An open letter: Why I’m breaking up with Adobe Illustrator
It is with a heavy heart to admit I am breaking up with Adobe Illustrator. Not only am I leaving Illustrator today, I am also switching to Sketch.
Before I tell you why, I have to give you a bit of history on my relationship with Illustrator. Also, so you know I’m not a nut, you can check out my dribbble.
I remember it like it was yesterday. The first time I sat down to use Illustrator. The setting was a small print shop located in Tysons Corner. The space was small, smelled like ink, with paper laying all over the floor — the perfect setting.
Honestly, it was love at first site. The classic loading screen of CS2, with that small golden flower placed on the top left of the container. The simplicity was perfect.
My opportunity came when one of our clients had brilliantly sent us their version of a ‘vector logo’ as a 150px by 30px JPEG centered in a word doc. My old boss was frustrated at the delivery, giving me my chance. A chance to meet face to face with the illusive Adobe Illustrator.
There I sat, being taught how to trace a logo and manipulate shapes. A moment every designer can relate.
Now, let’s flash forward a decade. Early this am, I sit in anger, screaming at my laptop. The spiteful moment when Illustrator decided to crash.
Sadly, this is nothing new. Just another domestic dispute in which Illustrator randomly decided to crash. My design companions tell me to “use the auto-save feature.” To them, I reply, “it constantly turns off because I’m using up so much memory.” “Well, stop creating so many artboards!” they shout. A conversation I’m not willing to reason with.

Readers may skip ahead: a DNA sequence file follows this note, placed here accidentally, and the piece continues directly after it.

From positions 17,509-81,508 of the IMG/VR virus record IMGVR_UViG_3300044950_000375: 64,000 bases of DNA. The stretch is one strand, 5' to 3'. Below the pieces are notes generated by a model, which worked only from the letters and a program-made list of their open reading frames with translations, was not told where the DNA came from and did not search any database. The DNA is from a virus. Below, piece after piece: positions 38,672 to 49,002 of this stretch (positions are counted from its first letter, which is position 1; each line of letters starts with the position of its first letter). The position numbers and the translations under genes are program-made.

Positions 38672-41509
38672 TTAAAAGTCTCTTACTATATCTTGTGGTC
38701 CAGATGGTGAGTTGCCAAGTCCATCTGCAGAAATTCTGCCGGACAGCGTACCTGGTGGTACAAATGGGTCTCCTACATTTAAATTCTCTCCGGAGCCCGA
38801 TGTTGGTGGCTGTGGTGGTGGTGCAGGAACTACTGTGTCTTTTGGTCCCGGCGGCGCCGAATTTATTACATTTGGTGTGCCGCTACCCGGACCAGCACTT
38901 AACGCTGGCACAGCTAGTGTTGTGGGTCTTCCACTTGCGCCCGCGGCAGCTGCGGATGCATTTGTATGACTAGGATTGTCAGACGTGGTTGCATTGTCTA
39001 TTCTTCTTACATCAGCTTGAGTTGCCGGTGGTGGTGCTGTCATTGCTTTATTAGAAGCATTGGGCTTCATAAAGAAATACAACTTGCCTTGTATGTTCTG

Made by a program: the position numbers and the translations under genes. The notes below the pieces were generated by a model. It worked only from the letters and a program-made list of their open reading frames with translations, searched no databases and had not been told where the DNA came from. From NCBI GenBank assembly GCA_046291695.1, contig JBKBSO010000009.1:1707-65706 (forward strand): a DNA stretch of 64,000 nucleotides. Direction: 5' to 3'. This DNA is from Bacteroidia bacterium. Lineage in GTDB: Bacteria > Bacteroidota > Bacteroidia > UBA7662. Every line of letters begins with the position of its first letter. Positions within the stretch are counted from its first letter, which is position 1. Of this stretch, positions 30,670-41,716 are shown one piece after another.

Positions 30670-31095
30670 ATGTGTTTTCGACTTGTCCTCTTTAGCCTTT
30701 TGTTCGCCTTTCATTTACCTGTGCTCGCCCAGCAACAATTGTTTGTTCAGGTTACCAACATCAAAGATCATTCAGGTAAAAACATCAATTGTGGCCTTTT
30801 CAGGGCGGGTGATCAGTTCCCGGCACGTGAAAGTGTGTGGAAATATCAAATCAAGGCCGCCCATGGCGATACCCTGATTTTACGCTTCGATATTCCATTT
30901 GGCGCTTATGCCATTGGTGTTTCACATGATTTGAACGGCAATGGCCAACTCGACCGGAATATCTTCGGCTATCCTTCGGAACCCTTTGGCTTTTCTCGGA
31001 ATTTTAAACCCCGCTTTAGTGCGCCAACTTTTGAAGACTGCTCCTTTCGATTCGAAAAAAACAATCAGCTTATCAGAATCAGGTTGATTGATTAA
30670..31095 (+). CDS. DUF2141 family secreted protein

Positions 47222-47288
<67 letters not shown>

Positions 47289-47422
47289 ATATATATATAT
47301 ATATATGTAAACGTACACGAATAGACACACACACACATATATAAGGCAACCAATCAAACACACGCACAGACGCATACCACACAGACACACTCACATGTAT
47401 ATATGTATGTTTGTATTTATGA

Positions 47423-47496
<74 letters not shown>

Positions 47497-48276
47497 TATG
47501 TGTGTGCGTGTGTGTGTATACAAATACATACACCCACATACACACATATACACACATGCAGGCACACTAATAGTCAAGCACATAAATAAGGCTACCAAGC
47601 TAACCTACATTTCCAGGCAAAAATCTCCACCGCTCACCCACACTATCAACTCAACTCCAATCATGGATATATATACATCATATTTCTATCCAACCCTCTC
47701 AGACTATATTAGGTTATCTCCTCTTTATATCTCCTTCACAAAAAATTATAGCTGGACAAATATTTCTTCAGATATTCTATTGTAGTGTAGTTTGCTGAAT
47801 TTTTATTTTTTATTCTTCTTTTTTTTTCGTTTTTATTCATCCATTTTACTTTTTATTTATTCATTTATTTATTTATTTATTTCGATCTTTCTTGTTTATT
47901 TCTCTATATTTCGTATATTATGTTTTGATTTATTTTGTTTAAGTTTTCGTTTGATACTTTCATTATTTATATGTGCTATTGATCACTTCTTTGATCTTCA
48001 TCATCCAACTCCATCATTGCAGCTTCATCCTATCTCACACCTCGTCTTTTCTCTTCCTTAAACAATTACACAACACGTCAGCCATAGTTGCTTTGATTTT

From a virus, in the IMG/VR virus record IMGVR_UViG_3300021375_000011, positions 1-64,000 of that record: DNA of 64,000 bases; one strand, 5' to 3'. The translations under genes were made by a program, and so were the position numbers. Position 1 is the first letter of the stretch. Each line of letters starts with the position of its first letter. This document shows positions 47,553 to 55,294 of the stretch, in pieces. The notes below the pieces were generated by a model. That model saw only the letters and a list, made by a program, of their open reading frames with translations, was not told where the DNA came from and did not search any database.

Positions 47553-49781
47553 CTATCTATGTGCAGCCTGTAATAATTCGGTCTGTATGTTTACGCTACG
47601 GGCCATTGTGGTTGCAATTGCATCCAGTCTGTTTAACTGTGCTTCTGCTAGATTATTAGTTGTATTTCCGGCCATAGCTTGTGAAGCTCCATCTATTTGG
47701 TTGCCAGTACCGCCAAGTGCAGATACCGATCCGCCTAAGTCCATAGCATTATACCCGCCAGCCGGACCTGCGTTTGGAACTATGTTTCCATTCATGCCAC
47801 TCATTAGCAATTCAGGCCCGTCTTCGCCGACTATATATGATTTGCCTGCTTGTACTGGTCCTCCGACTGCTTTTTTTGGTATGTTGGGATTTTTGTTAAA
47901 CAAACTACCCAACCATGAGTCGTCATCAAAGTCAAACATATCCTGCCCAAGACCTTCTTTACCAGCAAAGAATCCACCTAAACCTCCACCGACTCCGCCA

I believe, like any love story, there isn’t a right or wrong way. There is only the way you know. Personally, I need a ton of artboards, all in one window. My reputable design friends say it’s me, to which I reply “Maybe, it’s YOU.”
Classic “it’s not you, it’s me” situation.
As my team sits in the middle of a new product design, I lose a solid 4 hours worth of work. 4 hours I can never get back. 4 hours that I’ve lost over, and over, and over again.
Why don’t you just save frequently, you may ask?
Because, when a designer is in the zone, he/she can’t be stopped. My particular zone was a typical date with Illustrator. Big Gigantic blaring in my headphones, as I sip coffee, and use my magic trackpad like Harry Potter uses a wand.
Then it happened.
My arms reached for the sky, as I shouted “THAT’S IT! YOU HAVE DONE THIS TO ME FOR THE LAST TIME.”
After my calm down walk, I quickly Slacked my boss. “Can I please have a key for Sketch,” I begrudgingly admitted. “Finally,” he replied.
And that’s how it happened. How, after a decade-long relationship, I finally broke up with Illustrator.
In fact, I just exported my first mock from Sketch, and I couldn’t be happier. It’s a feeling of complete freedom — like the release of a caged eagle.
All of you other design tools out there, watch out. I am free if Illustrator, and on the hunt for some beautiful Sketch plugins. Principal, I’ve got my eye on you, you sexy thang.
Senior UX Designer at StartingPoints